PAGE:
Haman spent time with his wife and other friends who kept reinforcing his opinions. Nobody was willing to suggest that he had a bad idea and so they fed his ego and his thoughts. He hatched a plan. If Mordecai was so despised, why not guild a gallows on which to hang him?
Haman had been invited to a banquet by Queen Esther and this made him feel assured that he was a significant part of the inner circle. It also gave him the false confidence that he was more powerful than he actually was. That’s why it was so easy to embrace advice that made him feel good. His wife and friends were simply pleasing Haman and being sufficiently fooled by their advice, he ended up building the very gallows on which he himself would hang.
We all need people who will speak into our lives, but they don’t need to be saying things to tickle our ears. This can be a real problem for people in leadership, who need to have honest advisors, those willing to challenge them. The problem comes when a leader is surrounded by those who are seeking their own piece of the power and think the best way forward is to encourage, rather than challenge, the ideas of the one in charge.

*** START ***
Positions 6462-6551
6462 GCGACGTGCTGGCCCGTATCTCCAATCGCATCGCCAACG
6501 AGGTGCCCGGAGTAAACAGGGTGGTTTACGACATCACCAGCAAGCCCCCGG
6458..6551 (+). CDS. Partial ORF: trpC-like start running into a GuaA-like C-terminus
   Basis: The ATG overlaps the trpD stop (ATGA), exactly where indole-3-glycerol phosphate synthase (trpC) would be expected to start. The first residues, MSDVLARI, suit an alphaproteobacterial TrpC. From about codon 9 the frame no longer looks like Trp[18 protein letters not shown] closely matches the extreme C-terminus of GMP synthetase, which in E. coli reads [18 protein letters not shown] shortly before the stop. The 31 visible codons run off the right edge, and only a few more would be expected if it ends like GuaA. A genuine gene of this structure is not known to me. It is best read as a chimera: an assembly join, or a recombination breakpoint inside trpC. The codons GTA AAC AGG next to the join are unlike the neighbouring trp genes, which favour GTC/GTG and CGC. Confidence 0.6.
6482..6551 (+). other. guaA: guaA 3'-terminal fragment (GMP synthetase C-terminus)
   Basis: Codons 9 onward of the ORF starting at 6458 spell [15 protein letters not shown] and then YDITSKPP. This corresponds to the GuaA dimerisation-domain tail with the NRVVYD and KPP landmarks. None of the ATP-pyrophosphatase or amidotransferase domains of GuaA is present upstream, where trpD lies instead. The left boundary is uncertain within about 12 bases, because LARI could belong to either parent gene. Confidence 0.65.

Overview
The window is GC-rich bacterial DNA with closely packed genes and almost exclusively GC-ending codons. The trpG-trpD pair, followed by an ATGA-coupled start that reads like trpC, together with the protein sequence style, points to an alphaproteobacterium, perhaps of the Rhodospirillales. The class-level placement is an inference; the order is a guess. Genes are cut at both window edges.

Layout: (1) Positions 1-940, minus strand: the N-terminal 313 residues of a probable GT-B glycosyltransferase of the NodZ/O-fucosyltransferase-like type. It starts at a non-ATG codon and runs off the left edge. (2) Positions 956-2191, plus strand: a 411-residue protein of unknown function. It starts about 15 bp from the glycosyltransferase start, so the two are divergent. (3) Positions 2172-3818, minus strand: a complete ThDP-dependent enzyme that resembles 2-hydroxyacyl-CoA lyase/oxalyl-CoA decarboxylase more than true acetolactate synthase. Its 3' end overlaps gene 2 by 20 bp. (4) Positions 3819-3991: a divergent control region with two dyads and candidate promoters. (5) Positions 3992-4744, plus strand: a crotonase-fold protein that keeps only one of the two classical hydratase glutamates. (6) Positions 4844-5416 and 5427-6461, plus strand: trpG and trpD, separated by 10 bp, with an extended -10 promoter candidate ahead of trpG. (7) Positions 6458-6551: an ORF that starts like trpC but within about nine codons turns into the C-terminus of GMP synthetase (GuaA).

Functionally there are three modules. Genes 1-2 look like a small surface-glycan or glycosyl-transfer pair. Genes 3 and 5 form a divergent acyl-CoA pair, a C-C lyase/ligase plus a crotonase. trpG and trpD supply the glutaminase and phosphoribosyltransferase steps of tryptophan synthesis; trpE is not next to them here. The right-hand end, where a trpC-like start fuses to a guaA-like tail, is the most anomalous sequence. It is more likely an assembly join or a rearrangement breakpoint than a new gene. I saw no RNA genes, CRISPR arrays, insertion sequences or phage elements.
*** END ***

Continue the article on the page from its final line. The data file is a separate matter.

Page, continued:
Creating a safe environment for open and critical conversation is not easy. The church ought to be one of those places where we can ask one another difficult questions without the fear of retribution. Spiritual growth and development is not something that happens in a vacuum. As followers of Christ we must be vulnerable, allowing others to challenge the ways in which we may be thinking and acting. Having a defensive attitude toward truth will only deter people from coming to you again and possibly leave you with a fatal decision.
Discernment is something that we all need to practice. Don’t get fooled by the warm fuzzies!
Lord, please help me to humbly accept the advice and comments that don’t necessarily make me feel good. Amen.
This post was written by Rev Carla Sunberg. You can find her original post here: reflectingtheimage.blogspot.com/2018/10/dont-be-fooled-by-pleasant-words.html